DUBLIN (Reuters) - Ireland's Green party may be prepared to back a minority government led by one of the country's two major parties, its leader said on Saturday, although he noted that neither would be able to govern without the other's consent.
Prime Minister Enda Kenny's Fine Gael party won an election last month but fell well short of a majority and was left without natural coalition partners in a fractured parliament.
Second-placed Fianna Fail is its only realistic option for forming a government, but the two are historic rivals and many in both parties are strongly resistant to a tie-up.
The two parties have not discussed the prospect of an alliance but have each sought support from smaller parties and independents who acknowledge they cannot put either into power alone but may be willing to support an eventual deal.
"If there is to be a minority government that in any way has a chance of working, there has to be a wide contribution in it," Eamon Ryan, leader of the Green Party, which has two seats in the 157-seat chamber, told national broadcaster RTE.
"(But) the pure maths of it is that it would still require Fianna Fail, in effect, to sign off on it or Fine Gael to sign off on a Fianna Fail minority, although that looks less likely."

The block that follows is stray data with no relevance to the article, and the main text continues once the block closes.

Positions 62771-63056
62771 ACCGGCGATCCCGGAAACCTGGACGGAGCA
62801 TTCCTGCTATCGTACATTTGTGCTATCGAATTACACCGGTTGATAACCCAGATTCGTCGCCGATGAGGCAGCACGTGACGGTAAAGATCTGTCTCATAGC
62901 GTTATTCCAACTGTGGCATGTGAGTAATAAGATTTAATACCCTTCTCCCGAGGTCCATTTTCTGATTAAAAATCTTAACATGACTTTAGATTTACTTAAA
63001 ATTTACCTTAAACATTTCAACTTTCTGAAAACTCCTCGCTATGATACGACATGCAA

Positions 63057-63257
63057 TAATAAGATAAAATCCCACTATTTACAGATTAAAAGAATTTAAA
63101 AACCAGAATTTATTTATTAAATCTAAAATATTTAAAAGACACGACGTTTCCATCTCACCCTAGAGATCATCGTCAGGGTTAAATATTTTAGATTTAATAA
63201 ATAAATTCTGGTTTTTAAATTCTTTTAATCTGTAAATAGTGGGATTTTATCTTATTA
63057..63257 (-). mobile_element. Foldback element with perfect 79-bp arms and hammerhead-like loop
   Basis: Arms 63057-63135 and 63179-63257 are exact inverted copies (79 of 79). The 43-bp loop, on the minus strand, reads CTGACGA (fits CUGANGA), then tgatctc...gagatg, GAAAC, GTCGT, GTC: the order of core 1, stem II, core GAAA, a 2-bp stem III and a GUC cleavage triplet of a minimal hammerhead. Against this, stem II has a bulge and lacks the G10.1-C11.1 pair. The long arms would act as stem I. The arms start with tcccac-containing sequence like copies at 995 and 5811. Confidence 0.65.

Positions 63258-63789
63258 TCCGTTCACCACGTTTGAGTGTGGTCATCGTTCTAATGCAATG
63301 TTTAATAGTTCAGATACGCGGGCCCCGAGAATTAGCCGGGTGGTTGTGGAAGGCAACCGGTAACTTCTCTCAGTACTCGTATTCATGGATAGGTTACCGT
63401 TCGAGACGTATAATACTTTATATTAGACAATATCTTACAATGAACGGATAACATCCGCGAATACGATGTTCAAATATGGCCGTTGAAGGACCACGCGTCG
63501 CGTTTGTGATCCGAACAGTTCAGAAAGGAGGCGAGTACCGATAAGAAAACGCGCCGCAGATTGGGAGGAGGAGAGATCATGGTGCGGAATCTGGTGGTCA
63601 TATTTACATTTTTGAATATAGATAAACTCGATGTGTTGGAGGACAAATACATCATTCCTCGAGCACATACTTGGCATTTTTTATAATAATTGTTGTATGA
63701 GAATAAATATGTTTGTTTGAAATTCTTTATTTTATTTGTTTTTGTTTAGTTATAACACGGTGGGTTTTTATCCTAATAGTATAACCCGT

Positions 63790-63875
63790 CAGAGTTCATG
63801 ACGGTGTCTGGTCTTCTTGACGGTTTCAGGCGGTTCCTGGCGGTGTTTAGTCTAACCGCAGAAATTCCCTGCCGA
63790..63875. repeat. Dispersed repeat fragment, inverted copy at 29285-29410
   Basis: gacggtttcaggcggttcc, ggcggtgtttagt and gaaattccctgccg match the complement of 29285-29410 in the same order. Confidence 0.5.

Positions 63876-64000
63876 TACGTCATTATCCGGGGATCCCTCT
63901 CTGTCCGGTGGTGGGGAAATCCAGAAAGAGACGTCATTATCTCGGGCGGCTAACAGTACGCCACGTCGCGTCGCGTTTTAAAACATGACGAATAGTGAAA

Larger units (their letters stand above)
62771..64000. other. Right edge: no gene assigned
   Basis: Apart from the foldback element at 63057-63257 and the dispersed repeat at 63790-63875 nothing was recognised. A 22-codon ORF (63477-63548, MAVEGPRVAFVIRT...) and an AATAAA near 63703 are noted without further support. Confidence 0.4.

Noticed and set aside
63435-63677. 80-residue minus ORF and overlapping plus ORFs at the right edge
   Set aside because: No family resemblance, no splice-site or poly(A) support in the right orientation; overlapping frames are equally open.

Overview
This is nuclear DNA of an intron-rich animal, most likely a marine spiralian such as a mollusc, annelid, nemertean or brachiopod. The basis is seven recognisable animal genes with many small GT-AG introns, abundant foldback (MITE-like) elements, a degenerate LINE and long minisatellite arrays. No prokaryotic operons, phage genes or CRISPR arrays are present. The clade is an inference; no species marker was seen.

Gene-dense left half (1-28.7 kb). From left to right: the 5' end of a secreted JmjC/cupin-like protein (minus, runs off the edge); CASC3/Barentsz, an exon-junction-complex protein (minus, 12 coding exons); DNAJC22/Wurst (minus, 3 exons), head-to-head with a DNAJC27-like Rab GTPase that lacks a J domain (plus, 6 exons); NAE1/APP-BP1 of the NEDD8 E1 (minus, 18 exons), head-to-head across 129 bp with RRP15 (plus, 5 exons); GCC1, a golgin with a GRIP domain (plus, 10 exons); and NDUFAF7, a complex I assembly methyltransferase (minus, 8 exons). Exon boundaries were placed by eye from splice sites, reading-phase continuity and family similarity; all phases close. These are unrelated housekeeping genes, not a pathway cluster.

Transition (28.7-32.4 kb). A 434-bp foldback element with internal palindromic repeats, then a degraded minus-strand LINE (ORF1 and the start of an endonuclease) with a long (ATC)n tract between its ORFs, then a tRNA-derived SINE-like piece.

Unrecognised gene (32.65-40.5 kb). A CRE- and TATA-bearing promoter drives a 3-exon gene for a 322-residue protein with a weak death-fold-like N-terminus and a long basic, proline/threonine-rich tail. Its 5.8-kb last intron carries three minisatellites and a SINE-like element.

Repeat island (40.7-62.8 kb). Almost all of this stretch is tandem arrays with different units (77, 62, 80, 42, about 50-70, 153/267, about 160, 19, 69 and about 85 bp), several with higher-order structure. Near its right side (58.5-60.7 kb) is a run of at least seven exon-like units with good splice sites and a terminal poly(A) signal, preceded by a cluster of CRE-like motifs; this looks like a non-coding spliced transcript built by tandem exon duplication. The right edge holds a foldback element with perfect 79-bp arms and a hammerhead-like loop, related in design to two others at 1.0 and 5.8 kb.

The Greens, junior partner in the 2007-2011 government, are the only party not to have ruled out supporting a Fine Gael or Fianna Fail government. Both parties have also held talks with 13 independents, according to one of the lawmakers present.
If Kenny wins their support ahead of the next vote to elect a prime minister, expected on April 6, his depleted party of 50 deputies would still be well short of the 79 needed for a majority. That would leave it reliant on fellow center-right party Fianna Fail, which holds 43 seats.
"You have to have an agreement between Fine Gael and Fianna Fail if it is to be a minority government but do we want to let the two main parties head off in their own direction while we shout across the corridors," said independent lawmaker Michael Fitzmaurice, part of the six-member Independent Alliance group.
(Reporting by Padraic Halpin; Editing by Catherine Evans)